En route to unconsciousness, the unacceptable proposition of “I hate him,” may become “I love him.” Timidity becomes daring. Feelings of inadequacy become bravado. According to the principle behind this defense mechanism, vehement social crusaders, such as those who urgently campaign against gay rights, may be motivated by the very sexual desires against which they are crusading. 4. Projection disguises threatening impulses by attributing them to others. Thus, “He hates me,” may be a projection of the actual feeling, “I hate myself.” According to Freudian theory, racial prejudice may be the result of projecting one’s own unacceptable impulses or characteristics onto members of another group.
5. The familiar mechanism of rationalization allows people to unconsciously generate self-justifying explanations to hide from the real reasons for certain actions. Thus students who fail to study may rationalize, “All work and no play makes Jill a dull person.” 6. Displacement diverts one’s sexual or aggressive impulses toward a more psychologically acceptable object than the one that aroused them. For example, a student upset about a bad grade may snap at their roommate. 7.
Sublimation is the transformation of unacceptable impulses into socially valued motivations. Sublimation is therefore socially adaptive and may even be a wellspring for great cultural and artistic achievements. Freud suggested the da Vinci’s paintings of Madonnas were a sublimation of his longing for intimacy with his mother, from whom he was separated at a very young age. Although Freud was known to change his mind, he was deeply committed to his ideas and principles, even in the face of harsh criticism. Although controversial, his ideas attracted followers who formed a dedicated inner circle.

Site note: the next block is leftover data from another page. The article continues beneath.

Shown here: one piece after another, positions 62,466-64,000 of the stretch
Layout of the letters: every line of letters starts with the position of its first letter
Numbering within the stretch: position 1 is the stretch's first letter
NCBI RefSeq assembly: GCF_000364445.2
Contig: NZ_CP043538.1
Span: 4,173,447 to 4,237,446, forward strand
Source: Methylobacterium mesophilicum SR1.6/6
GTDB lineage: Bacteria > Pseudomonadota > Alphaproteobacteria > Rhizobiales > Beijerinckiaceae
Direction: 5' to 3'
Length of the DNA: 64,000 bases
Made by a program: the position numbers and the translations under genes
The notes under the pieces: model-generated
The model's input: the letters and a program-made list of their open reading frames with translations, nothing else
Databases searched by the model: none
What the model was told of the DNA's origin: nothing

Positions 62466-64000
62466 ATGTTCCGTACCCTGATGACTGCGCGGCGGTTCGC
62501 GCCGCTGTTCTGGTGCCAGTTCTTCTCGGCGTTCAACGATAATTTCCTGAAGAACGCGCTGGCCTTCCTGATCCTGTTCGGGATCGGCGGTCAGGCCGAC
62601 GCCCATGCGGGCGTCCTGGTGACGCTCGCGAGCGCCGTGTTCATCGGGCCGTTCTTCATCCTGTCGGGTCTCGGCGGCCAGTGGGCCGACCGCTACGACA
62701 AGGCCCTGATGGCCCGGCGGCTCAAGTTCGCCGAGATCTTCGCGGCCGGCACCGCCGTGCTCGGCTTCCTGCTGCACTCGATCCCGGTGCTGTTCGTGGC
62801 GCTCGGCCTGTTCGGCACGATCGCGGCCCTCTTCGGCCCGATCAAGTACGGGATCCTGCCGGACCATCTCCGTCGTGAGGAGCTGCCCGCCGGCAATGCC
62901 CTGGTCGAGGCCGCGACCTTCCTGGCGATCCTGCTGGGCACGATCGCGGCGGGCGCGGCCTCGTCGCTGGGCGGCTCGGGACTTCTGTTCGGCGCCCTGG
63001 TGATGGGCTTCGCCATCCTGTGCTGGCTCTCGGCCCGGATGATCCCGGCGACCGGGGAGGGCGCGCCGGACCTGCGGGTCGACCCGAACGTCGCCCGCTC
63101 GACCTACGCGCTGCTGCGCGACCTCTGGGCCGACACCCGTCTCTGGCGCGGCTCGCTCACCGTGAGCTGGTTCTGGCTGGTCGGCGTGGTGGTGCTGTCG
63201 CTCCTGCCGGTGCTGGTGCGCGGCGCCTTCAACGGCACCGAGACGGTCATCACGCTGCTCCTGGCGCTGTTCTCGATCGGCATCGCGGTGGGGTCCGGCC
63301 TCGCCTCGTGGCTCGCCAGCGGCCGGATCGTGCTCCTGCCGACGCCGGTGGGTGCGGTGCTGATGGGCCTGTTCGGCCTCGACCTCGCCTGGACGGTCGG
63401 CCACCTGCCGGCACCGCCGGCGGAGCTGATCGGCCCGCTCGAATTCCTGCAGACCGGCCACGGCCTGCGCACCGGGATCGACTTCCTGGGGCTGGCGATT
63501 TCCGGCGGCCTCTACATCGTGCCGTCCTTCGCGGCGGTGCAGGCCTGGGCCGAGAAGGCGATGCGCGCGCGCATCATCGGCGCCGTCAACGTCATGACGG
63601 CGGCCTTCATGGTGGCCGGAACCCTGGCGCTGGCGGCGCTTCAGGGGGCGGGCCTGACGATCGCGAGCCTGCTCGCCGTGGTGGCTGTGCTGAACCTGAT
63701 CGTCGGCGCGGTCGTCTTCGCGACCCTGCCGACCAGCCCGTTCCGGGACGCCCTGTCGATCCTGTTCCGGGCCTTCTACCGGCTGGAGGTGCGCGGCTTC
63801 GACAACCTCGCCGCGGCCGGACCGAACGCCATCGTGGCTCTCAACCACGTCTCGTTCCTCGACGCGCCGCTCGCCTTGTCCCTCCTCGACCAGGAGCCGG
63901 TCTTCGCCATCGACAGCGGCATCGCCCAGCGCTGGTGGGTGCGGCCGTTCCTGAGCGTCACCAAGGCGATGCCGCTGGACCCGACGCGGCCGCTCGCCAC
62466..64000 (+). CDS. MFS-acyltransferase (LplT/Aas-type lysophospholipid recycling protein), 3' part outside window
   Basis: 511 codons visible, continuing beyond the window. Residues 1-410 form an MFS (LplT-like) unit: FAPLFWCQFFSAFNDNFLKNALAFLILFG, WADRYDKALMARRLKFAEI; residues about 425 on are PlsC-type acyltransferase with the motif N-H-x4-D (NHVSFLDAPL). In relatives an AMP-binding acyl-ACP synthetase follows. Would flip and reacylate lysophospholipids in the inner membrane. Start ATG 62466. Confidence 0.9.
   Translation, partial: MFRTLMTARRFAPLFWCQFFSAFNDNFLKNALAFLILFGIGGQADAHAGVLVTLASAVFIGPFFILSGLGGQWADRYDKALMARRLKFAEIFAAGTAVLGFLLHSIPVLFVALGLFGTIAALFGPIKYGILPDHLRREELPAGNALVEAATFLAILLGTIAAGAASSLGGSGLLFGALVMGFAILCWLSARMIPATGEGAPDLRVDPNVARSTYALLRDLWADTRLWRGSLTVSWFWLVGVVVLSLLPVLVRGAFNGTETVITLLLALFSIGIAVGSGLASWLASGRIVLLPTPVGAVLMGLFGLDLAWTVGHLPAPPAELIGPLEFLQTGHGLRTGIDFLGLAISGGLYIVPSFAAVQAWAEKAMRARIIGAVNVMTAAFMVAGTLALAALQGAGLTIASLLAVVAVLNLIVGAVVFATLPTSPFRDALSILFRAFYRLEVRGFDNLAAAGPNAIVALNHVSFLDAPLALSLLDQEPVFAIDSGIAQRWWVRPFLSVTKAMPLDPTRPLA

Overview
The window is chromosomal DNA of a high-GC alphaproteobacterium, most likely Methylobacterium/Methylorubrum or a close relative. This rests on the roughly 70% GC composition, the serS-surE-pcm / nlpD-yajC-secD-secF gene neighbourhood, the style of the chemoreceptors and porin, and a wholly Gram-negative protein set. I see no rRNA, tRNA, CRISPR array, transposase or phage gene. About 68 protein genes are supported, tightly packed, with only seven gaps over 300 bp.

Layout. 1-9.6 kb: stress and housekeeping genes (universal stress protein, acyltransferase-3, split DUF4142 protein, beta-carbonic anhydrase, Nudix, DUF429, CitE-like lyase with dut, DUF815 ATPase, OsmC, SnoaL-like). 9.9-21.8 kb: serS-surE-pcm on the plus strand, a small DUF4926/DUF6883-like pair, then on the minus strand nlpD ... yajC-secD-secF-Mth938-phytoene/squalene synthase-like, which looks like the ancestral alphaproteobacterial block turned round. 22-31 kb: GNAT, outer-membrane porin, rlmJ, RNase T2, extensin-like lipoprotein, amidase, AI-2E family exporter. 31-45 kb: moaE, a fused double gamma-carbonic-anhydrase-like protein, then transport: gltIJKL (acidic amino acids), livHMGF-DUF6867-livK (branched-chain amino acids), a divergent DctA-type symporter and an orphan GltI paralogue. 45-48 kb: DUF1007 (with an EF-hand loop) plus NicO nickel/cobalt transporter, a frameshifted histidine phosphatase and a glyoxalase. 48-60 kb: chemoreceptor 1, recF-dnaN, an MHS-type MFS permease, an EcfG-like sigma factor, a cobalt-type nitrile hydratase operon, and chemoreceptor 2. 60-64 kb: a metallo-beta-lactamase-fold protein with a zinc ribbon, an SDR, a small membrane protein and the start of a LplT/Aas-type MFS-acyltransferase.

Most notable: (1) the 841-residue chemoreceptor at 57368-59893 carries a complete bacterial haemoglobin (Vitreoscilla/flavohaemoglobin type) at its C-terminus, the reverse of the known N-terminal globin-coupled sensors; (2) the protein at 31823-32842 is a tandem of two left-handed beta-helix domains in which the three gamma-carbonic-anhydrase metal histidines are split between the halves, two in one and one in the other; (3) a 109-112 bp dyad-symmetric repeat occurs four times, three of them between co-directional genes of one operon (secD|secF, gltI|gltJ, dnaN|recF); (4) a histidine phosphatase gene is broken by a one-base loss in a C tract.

From time to time, sparks would fly and a member would leave or be outcast. Even the ideas of the outcasts, however, reflected Freud’s influence. Erik Erikson was one of these outcasts. He agreed with Freud that development proceeds through a series of critical stages. But he believed the stages were psychosocial, not psychosexual. Erikson also argued that life’s developmental stages encompass the whole life span According to Erikson, a crisis is equivalent to a turning point in life, where there is the opportunity to progress or regress.
At these turning points, a person can either resolve conflicts or fail to adequately resolve the developmental task. Delving further into these differences, Erikson contended that each stage of life has its own psychosocial task. Young children wrestle with issues of trust, then autonomy, then initiative. School-age children develop competence, the sense that they are able and productive human beings. In adolescence, the task is to synthesize past, present, and future possibilities into a clearer sense of self. Adolescents wonder: “Who am I as an individual? What do I want to do with my life? What values should I live by? What do I believe in?” Erikson calls this quest to more deeply define a sense of self the adolescent’s “search for identity.” To refine their sense of identity, adolescents usually try out different “selves” in different situations – perhaps acting out one self at home, another with friends and still another at school and work.
If two of these situations overlap – like when a teenager brings a friend home from school – the discomfort can be considerable …